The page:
At the launching of the East African reports in Kampala last month, Sophie Kyagulanyi, Actionaid Uganda’s Governance Coordinator, said that “the ‘race to the bottom’ is the current tendency by our leaders to slash tax rates and ease regulatory requirements for foreign investors as a means to attract large companies to do business in the region.”

“The poor are the ones bearing the biggest burden of these tax incentives because revenue for public services is reduced. The only ones benefiting from ‘tax competition’ are large corporations,” she added.

The regional study recalls that Burundi, Kenya, Rwanda, Tanzania and Uganda complete their integration in a duty-free trade area with a common external tariff between 2005 and 2009. With the creation of “a larger regional market,” companies have since then the possibility to “be located in any EAC country to service this market. At the same time, however, countries are being tempted to increase investment incentives in order to attract FDI [foreign direct investments] and, they believe, increase jobs and exports,” explains the regional report.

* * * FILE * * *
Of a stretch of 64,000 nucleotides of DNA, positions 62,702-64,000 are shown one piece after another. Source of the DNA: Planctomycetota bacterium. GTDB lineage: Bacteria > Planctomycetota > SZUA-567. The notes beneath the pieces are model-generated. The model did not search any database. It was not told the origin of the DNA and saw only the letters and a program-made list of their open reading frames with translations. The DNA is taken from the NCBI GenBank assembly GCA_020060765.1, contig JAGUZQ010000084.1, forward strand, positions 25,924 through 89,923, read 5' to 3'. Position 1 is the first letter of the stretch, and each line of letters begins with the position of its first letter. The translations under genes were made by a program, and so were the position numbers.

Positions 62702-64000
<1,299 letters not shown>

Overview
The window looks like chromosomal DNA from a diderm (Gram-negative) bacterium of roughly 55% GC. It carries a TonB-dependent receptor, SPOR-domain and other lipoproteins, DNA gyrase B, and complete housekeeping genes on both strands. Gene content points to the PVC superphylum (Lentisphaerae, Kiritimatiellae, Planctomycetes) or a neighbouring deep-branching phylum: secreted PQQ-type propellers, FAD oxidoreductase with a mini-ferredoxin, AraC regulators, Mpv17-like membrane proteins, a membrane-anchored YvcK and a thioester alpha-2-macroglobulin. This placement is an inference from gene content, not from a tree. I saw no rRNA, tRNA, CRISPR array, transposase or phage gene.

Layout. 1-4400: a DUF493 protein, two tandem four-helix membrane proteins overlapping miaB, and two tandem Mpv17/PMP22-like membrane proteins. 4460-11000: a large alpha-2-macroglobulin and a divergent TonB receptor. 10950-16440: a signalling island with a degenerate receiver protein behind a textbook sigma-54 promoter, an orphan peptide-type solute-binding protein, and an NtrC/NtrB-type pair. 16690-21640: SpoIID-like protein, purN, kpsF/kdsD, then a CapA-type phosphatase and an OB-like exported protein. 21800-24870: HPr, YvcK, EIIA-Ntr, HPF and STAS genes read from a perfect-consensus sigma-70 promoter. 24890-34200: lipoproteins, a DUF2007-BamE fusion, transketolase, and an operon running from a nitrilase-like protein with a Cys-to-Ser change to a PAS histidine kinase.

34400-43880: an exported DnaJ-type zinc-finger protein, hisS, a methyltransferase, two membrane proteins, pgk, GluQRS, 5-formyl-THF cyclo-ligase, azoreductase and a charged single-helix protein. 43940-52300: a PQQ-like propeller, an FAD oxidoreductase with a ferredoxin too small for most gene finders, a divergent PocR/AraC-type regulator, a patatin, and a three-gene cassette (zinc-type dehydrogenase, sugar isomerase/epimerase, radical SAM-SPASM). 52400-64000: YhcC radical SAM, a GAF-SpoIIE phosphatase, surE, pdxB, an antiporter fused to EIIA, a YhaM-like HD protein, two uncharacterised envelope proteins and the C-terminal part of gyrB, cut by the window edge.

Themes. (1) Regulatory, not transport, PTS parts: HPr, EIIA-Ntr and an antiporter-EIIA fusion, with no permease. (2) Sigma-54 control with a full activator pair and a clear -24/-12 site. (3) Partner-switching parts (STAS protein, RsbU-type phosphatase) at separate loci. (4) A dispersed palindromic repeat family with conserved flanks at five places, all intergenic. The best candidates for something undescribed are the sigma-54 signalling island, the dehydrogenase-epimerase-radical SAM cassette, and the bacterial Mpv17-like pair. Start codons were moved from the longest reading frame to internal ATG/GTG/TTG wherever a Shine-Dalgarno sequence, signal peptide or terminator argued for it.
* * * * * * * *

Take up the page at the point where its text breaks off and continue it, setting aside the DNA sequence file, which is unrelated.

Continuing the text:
“Countries in East Africa provide a wide range of tax incentives, many of which are intended to attract foreign companies to invest. The most prominent ones are 10-year corporate income tax holidays, generous capital investment deductions, and exemptions from VAT payments, import duties and withholding taxes,” adds the study. “The main beneficiaries are foreign investors, and that the principal losers – due to substantial revenue losses – are the general population and the country as a whole.”